Posts Tagged Knife
Configure Chef Client on Windows for a Proxy Server
Posted by Gary A. Stafford in Bash Scripting, Build Automation, DevOps, Enterprise Software Development, Software Development on January 1, 2014
Configure Chef Client on Windows to work with a proxy server, by modifying Chef Knife’s configuration file.
In my last two post, Configure Git for Windows and Vagrant on a Corporate Network and Easy Configuration of Git for Windows on a Corporate Network, I demonstrated how to configure Git for Windows and Vagrant to work properly on a corporate network with a proxy server. Modifying the .bashrc file and adding a few proxy-related environment variables worked fine for Git and Vagrant.
However, even though Chef Client also uses the Git Bash interactive shell to execute commands on Windows using Knife, Chef depends on Knife’s configuration file (knife.rb) for proxy settings. In the following example, Git and Vagrant connect to the proxy server and authenticate using the proxy-related environment variables created by the ‘proxy_on’ function (described in my last post). However, Chef’s Knife command line tool fails to return the status of the online Hosted Chef server account, because the default knife.rb file contains no proxy server settings.
For Chef to work correctly behind a proxy server, you must modify the knife.rb file, adding the necessary proxy-related settings. The good news, we can leverage the same proxy-related environment variables we already created for Git and Vagrant.
Configuring Chef Client
First, make sure you have your knife.rb file in the .chef folder, within your home directory (C:\Users\username\.chef\knife.rb’). This allows Chef to use the knife.rb file’s settings for all Chef repos on your local machine.
Next, make sure you have the following environment variables set up on your computer: USERNAME, USERDNSDOMAIN, PASSWORD, PROXY_SERVER, and PROXY_PORT. The USERNAME and USERDNSDOMAIN should already present in the system wide environment variables on Windows. If you haven’t created the PASSWORD, PROXY_SERVER, PROXY_PORT environment variables already, based on my last post, I suggest adding them to the current user environment ( Environment Variables -> User variables, shown below) as opposed to the system wide environment (Environment Variables -> System variables). You can add the User variables manually, using Windows+Pause Keys -> Advanced system settings ->Environment Variables… -> New…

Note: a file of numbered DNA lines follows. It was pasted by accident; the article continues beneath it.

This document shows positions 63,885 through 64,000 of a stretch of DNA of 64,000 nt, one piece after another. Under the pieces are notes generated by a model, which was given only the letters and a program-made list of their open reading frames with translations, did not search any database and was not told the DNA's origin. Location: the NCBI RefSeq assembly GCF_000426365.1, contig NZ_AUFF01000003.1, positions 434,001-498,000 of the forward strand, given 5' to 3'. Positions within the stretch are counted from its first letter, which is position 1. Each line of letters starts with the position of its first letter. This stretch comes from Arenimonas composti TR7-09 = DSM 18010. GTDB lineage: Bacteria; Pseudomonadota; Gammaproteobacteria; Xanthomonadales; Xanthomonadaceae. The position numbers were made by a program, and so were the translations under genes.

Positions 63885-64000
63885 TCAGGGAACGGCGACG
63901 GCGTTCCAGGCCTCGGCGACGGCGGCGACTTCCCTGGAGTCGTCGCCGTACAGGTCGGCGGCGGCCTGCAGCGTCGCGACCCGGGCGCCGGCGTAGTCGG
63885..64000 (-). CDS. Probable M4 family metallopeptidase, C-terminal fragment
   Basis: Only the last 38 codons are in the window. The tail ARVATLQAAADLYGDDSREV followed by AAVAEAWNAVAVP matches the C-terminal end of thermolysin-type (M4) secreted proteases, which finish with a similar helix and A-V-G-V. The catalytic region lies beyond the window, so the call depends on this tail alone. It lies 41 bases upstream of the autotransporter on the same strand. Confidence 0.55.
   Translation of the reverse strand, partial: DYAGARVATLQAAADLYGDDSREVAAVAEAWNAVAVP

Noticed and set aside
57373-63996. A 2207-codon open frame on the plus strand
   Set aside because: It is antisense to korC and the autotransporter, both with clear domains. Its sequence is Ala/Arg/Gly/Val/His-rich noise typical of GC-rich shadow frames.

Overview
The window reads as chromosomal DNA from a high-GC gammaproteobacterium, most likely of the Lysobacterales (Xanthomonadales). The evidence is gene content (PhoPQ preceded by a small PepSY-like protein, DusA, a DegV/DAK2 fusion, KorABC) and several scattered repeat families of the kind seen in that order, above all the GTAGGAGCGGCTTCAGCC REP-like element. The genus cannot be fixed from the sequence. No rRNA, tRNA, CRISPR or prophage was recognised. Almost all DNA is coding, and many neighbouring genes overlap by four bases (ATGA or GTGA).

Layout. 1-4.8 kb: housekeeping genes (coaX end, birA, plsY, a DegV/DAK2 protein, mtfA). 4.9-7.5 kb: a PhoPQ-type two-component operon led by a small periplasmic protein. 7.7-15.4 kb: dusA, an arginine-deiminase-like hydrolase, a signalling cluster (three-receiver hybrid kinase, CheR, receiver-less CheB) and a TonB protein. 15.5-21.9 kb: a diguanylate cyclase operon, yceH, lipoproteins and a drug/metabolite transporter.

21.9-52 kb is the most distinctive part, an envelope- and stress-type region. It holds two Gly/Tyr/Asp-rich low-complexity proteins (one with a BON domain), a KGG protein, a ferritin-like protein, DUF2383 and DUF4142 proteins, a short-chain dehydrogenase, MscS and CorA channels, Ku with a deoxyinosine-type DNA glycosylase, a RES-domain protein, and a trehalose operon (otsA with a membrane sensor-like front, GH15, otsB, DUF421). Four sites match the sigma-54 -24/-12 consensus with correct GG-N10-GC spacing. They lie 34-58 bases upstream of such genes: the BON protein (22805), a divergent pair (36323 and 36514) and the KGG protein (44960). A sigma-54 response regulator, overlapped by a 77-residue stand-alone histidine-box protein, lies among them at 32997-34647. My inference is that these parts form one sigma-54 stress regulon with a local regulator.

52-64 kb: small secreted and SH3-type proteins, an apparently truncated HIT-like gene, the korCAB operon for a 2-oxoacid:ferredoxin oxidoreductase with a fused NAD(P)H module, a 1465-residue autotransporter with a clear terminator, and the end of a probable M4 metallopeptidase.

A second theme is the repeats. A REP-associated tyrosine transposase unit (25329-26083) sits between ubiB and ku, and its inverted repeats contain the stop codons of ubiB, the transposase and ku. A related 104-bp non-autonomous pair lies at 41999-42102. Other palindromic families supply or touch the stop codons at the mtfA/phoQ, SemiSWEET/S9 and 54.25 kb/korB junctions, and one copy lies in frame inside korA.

Alternately, you can use the ‘SETX‘ command. See commands below. When using ‘SETX’, do not use the ‘/m’ parameter, especially when setting the PASSWORD variable. According to SETX help (‘SETX /?’), the ‘/m’ parameter specifies that the variable is set in the system wide (HKEY_LOCAL_MACHINE) environment. The default is to set the variable under the HKEY_CURRENT_USER environment (no ‘/m’). If you set your PASSWORD in the system wide environment, all user accounts on your machine could get your PASSWORD.
To see your changes with SETX, close and re-open your current command prompt window. Then, use a ‘env | grep -e PASSWORD -e PROXY’ command to view the three new environment variables.[gist https://gist.github.com/garystafford/8233123 /]
Lastly, modify your existing knife.rb file, adding the required proxy-related settings, shown below. Notice, we use the ‘HTTP_PROXY’ and ‘HTTPS_PROXY’ environment variables set by ‘proxy_on’; no need to redefine them. Since my particular network environment requires proxy authentication, I have also included the ‘http_proxy_user’, ‘http_proxy_pass’, ‘https_proxy_user’, and ‘https_proxy_pass’ settings.[gist https://gist.github.com/garystafford/8222755 /]
If your environment requires authentication and you fail to set these variables, you will see an error similar to the one shown below. Note the first line of the error. In this example, Chef cannot authenticate against the https proxy server. There is a ‘https_proxy’ setting, but no ‘https_proxy_user’ and ‘https_proxy_pass’ settings in the Knife configuration file.
Using the Code
Adding the proxy settings to the knife.rb file, Knife is able connect to the proxy server, authenticate, and complete its status check successfully. Now, Git, Vagrant, and Chef all have Internet connectivity through the proxy server, as shown below.
Why Include Authentication Settings?
Even with the domain, username and password, all included in the HTTP_PROXY and HTTPS_PROXY URIs, Chef still insists on using the ‘http_proxy_user’ and ‘http_proxy_pass’ or ‘https_proxy_user’ and ‘https_proxy_pass’ credential settings for proxy authentication. In my tests, if these settings are missing from Knife’s configuration file, Chef fails to authenticate with the proxy server.